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Hair Transplant Surgery – A Growing Hair Loss Solution
 by: Travis Keeler

Before hair transplant surgery came along, how did men deal with their hair loss? For centuries, men have been losing their hair to genetics, age and inevitability. For centuries, men have tried to disguise their hair loss with powdered wigs, toupees and, more recently, removable hair systems that adhere to the scalp with special adhesive. Why all the worry about hair loss? Because feeling good is looking good and a healthy head of hair is intertwined, psychologically, to our feeling of well-being.

Why do thousands of men each year choose hair transplant surgery as a way to solve their hair loss? Because we feel better when the person we see in the mirror is the person we still expect to see. When our hair goes, so does a chunk of our self-worth. And while modern technology has made amazing breakthroughs in disguising the problem of hair loss, these solutions are not ever going to be like the real thing; the one important thing you get when you choose hair transplant surgery: your own hair growing back on your head.

To understand hair transplant surgery, you have to understand the answer to the question: Why does hair fall out? In the case of men, genes predetermine which areas will thin and bald eventually. Hormones– particularly DHT (dihydrotestosterone) that can shrink the hair follicles and weaken them until they fall out for good – are a significant cause of hair loss. More accurately, once weakened this way, hair fails to regrow to replace the one that has fallen out in the natural shedding process. Thus if more fall out than regrow, baldness will ensue.

We’ve all seen the results of the early and awful attempts at hair transplant surgery with “hair plugs”, which resulted in a scalp that looked more like the surface of a brush, not at all natural looking. Unscrupulous hair loss clinics even performed dangerous hair transplant surgeries by sewing a hairpiece directly onto men’s scalps. Never a good idea. Both of these procedures are now a thing of the past. For good reason men became suspicious of hair transplant surgery at that time.

However, in the past ten to fifteen years, amazing technological breakthroughs have improved the way hair replacement surgery is performed. One type of hair transplant surgery is called Follicular hair transplant surgery, which utilizes micro-surgical techniques and the hair loss patient’s own hair, harvested from an area at the back of his head. One to two strands of hair at a time are individually implanted into the area of the scalp that requires hair. By the end of the hair transplant surgery, thousands of such individual strands with roots intact are implanted into the scalp of the hair loss patient. Great care is taken to angle the hair properly, to give a natural frontal hairline to the patient and to give what will become good coverage of the scalp.

The hair harvested from this back area of the scalp for follicular hair transplant surgery is not prone to the same genetic problems as the hair in the frontal areas. These harvested hairs are predetermined to keep growing, just as they would at the back of a man’s head throughout his life. Once hair transplant surgery is complete, the hair that is visible will shed or fall off. But the root that is still in the scalp will be settling in to grow. Within six months, a new head of hair will grow where no hair was before. Hair transplant surgery is a viable solution to hair loss.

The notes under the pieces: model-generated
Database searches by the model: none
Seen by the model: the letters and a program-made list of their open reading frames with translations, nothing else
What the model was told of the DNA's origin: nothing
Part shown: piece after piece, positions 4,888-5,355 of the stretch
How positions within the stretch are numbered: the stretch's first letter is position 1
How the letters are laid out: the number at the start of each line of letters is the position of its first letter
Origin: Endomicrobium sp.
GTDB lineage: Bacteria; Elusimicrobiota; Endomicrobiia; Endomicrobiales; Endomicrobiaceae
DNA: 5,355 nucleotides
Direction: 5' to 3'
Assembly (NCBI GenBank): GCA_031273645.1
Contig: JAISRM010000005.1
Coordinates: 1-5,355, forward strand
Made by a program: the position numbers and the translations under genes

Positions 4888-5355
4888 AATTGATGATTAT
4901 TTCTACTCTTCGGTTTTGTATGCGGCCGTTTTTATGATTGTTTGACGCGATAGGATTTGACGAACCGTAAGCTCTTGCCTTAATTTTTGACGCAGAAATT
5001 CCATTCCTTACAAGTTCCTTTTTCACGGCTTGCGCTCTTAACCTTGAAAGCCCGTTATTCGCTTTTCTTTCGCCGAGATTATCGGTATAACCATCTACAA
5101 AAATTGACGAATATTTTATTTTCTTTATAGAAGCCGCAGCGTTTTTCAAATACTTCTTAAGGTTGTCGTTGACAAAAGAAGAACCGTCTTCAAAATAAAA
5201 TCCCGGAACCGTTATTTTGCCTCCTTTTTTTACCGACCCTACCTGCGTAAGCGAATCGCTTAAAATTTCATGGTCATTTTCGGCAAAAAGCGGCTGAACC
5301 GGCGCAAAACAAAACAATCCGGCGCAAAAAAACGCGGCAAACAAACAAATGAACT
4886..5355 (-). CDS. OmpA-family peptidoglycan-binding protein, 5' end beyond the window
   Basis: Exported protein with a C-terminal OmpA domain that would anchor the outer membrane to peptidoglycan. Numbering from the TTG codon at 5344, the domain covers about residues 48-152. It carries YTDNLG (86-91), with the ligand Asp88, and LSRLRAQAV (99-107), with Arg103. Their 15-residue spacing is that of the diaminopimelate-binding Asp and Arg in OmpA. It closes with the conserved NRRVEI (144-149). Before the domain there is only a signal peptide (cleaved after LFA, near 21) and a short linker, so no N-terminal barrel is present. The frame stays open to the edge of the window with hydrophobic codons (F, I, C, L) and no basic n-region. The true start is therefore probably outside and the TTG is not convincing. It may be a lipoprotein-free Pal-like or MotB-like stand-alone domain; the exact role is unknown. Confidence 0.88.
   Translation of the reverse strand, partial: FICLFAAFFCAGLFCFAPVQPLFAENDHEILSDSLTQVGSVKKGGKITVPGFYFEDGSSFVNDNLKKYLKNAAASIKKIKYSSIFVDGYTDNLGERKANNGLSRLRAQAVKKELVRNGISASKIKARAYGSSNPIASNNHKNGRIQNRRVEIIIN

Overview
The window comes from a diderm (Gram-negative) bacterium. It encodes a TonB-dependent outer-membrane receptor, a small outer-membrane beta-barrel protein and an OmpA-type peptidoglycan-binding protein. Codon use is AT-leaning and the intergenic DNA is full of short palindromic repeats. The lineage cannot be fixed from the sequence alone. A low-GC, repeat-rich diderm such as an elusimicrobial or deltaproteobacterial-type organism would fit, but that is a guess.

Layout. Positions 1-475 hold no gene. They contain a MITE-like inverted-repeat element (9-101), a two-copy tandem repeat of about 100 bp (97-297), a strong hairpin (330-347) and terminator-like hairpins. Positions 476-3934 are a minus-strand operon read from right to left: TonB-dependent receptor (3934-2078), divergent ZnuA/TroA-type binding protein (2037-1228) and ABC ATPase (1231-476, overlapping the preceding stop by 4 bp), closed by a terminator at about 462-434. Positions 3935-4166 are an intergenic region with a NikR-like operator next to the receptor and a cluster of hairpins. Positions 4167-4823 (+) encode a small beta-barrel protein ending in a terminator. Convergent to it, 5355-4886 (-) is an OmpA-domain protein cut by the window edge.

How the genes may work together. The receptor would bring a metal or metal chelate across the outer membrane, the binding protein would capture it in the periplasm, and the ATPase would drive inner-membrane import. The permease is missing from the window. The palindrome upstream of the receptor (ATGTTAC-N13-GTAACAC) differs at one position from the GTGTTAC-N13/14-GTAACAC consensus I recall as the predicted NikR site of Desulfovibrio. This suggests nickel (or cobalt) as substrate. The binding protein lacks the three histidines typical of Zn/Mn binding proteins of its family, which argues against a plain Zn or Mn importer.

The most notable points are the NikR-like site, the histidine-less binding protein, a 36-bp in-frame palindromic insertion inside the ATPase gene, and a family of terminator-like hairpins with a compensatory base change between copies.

While men’s hair transplant surgery is more common, women, too, suffer from hair loss and can benefit from hair transplant surgery. Women tend to lose their hair in an all-over pattern instead of the typical pattern baldness men experience. Often, hair becomes extremely thin, because hair stops growing back once it falls out. Dihydrotestosterone can affect women in this same way as men, but other factors, such as chemical over-treatment, and tension Alopecia due to over-styling are more common in women who suffer from hair loss.

Gina Reyes underwent treatment for breast cancer with radiation and chemotherapy. Her hair fell out, as expected, but unlike others who regrew their hair, Gina’s hair never came back as thick as it had been before. Her recovery was difficult, made worse by how she felt when she looked in the mirror. She tried everything to cover her hair loss condition, but finally settled on hair transplant surgery. Her recovery was relatively easy and within a month the hair transplanted into her scalp shed. But then, the roots began to grow and Gina’s hair began to look like it used to look. Within a year, she had a new head of hair and her chemo treatments no longer stared at her in the mirror whenever she looked at it. No more will she have to worry about hair systems that adhere to her scalp, or needing to shave what hair she has left to apply it. No more wigs that don’t breathe in the heat. The hair from her hair transplant surgery is real, growing hair.

If you’re suffering from hair loss and you’ve tried the other hair loss solutions only to feel like you’re wearing someone else’s hair, consider going to a hair transplant surgery clinic to see if you are a candidate for hair transplant surgery. The cost is relatively high, but financing is usually available. And when you add up the other hair loss solutions over a lifetime, then add in how you’ll feel about yourself when it’s done, you may just find it’s worth the price of being you again.

About The Author

Travis M. Keeler is a hair loss expert with specialized knowledge of nonsurgical hair replacement and hair transplant surgery. For more information about the opportunities and pitfalls of hair replacement, please visit: Hair Replacement Video.

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